CBC NEWS – 17 June 2017
President Vladimir Putin says Russia will pour resources into the development of its vast Arctic region for both economic and military reasons.
Speaking in a live call-in show Thursday, Putin said the Arctic region will account for an increasing share of energy output and determine the nation’s future.
Putin added that a military presence in the Arctic region is also essential for ensuring Russia’s security.
The Kremlin has highlighted reaffirming the Russian presence in the Arctic as a top priority amid an intensifying rivalry over the region that is believed to hold up to one-quarter of the planet’s undiscovered oil and gas.
Russia, the United States, Canada, Denmark and Norway have all been trying to assert jurisdiction over parts of the Arctic as shrinking polar ice creates new opportunities for exploration.
There are 19 geological basins making up the Arctic region. Some of these basins have experienced oil and gas exploration, most notably the Alaska North Slope where oil was first produced in 1968 from Prudhoe Bay. However, only half the basins – such as the Beaufort Sea and the West Barents Sea – have been explored.
A 2008 United States Geological Survey estimates that areas north of the Arctic Circle have 90 billion barrels of undiscovered, technically recoverable oil (and 44 billion barrels of natural gas liquids ) in 25 geologically defined areas thought to have potential for petroleum. This represents 13% of the undiscovered oil in the world. Of the estimated totals, more than half of the undiscovered oil resources are estimated to occur in just three geologic provinces – Arctic Alaska, the Amerasian Basin, and the East Greenland Rift Basins.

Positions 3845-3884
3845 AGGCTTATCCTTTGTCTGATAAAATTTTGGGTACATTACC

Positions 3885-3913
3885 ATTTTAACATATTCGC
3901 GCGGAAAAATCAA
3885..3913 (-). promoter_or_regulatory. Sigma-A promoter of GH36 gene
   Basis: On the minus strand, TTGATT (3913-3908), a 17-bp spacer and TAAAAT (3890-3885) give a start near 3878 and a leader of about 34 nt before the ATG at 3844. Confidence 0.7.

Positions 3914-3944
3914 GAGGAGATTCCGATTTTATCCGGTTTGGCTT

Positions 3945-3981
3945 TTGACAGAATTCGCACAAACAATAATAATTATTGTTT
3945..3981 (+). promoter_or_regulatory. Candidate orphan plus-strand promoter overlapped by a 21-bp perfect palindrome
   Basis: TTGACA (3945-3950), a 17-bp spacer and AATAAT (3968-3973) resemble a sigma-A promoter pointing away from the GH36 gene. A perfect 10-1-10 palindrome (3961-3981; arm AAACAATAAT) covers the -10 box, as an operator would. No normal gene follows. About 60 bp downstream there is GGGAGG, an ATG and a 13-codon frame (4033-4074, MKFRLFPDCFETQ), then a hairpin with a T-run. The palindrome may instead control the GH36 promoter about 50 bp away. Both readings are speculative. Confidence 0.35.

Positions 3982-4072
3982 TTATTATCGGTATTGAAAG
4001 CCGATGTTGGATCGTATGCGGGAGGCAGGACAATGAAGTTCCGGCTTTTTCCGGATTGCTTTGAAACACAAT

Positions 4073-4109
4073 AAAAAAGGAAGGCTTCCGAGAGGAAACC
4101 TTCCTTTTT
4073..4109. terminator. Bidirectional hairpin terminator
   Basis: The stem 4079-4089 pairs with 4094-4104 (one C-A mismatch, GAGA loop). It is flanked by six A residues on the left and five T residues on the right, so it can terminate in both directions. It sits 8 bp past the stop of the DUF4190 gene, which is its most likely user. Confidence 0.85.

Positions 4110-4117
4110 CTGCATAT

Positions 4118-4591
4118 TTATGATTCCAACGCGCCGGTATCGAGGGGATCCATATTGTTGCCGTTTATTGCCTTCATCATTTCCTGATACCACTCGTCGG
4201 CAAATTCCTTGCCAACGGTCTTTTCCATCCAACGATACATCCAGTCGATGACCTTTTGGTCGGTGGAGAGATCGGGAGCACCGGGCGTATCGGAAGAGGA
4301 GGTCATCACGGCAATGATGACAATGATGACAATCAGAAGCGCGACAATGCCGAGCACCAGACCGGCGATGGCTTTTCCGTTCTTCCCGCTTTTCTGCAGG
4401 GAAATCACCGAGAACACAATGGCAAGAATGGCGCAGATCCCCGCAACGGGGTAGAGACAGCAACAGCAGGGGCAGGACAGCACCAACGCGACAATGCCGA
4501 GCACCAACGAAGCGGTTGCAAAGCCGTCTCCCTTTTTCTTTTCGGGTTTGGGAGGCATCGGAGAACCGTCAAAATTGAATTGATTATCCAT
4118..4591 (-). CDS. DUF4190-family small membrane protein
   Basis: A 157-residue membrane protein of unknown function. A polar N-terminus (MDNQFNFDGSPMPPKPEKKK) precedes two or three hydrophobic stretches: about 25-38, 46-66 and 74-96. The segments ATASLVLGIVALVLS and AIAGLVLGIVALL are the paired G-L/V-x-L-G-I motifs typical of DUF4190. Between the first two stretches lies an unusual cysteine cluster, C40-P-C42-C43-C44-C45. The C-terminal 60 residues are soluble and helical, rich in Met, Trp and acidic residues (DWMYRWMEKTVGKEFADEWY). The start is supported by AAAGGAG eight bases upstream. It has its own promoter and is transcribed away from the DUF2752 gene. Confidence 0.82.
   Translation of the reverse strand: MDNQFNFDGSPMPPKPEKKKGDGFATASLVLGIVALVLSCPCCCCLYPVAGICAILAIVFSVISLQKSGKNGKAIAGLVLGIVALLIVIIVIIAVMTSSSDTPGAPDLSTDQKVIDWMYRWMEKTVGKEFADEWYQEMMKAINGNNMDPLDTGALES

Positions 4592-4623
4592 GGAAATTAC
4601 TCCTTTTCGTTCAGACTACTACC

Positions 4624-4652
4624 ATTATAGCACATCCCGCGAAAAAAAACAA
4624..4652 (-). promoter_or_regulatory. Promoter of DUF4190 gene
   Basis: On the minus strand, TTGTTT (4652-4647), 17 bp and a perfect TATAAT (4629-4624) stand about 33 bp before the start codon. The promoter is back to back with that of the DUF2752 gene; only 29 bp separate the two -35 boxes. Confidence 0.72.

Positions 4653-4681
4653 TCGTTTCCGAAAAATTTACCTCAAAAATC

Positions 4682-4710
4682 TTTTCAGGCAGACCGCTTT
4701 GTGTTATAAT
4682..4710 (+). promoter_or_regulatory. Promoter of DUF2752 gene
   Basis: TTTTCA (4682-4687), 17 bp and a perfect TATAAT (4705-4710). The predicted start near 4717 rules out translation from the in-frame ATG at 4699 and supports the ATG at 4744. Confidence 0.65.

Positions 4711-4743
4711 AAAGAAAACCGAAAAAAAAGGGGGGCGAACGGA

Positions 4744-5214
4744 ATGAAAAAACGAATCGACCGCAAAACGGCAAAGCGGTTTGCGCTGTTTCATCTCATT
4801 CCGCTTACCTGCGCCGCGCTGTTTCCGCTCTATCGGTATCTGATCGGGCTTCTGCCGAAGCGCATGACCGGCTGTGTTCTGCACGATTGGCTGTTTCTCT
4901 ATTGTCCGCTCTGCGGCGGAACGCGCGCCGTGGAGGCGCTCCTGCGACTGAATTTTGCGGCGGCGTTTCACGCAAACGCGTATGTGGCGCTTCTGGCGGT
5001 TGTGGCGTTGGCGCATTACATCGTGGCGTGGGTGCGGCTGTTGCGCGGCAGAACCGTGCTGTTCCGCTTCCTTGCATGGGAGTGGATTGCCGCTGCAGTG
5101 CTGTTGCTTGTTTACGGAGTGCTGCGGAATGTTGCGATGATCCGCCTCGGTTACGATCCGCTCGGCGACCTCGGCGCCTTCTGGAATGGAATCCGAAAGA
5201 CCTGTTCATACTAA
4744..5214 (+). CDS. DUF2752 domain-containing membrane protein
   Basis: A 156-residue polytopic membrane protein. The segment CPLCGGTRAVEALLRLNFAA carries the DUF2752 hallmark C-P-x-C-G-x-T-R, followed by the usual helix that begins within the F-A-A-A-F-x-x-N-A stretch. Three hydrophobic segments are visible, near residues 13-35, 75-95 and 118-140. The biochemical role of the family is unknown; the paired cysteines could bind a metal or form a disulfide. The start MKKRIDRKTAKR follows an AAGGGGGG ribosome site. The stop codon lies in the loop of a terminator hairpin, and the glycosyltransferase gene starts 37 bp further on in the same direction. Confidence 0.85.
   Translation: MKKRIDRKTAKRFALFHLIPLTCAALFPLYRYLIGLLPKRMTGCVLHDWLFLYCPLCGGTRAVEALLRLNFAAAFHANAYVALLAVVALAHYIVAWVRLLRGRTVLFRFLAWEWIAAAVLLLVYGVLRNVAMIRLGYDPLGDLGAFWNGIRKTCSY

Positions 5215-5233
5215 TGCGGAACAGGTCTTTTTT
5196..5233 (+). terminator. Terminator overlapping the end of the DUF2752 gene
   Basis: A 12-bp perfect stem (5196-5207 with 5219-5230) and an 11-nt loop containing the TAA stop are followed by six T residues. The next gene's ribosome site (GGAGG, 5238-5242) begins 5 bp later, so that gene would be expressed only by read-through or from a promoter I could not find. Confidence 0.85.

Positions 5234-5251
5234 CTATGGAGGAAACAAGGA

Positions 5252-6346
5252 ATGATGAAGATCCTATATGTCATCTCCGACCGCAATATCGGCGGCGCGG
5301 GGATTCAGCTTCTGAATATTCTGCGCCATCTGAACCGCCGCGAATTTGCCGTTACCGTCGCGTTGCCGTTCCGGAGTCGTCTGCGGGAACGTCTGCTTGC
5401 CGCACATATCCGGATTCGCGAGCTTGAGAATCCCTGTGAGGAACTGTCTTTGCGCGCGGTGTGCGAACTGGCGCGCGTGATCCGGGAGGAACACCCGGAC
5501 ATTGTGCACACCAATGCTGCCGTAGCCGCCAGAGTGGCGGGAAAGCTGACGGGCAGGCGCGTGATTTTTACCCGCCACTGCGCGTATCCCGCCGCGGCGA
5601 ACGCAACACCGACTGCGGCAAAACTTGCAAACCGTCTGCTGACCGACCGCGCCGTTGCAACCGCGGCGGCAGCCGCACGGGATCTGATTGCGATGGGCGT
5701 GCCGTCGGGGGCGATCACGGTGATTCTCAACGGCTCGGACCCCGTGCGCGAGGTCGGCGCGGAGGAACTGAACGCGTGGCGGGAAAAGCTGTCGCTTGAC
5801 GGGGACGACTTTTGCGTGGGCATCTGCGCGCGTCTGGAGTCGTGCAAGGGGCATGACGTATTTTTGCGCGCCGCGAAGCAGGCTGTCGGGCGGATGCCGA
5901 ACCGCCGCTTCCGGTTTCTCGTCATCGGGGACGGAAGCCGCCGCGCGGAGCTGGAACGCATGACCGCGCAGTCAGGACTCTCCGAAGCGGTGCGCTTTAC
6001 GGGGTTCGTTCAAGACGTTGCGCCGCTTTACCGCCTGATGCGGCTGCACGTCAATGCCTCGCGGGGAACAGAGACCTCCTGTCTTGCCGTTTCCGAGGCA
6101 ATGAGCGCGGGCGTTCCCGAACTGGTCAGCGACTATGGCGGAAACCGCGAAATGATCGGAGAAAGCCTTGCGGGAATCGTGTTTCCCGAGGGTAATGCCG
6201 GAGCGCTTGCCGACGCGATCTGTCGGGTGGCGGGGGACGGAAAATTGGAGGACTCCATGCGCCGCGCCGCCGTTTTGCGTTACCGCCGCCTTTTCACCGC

More than 70% of the mean undiscovered oil resources is estimated to occur in five provinces: Arctic Alaska, Amerasia Basin, East Greenland Rift Basins, East Barents Basins, and West Greenland–East Canada. It is further estimated that approximately 84% of the undiscovered oil and gas occurs offshore. The USGS did not consider economic factors such as the effects of permanent sea ice or oceanic water depth in its assessment of undiscovered oil and gas resources. This assessment is lower than a 2000 survey, which had included lands south of the arctic circle.
A recent study carried out by Wood Mackenzie on the Arctic potential comments that the likely remaining reserves will be 75% natural gas and 25% oil. It highlights four basins that are likely to be the focus of the petroleum industry in the upcoming years: the Kronprins Christian Basin, which is likely to have large reserves, the southwest Greenland basin, due to its proximity to markets, and the more oil-prone basins of Laptev and Baffin Bay.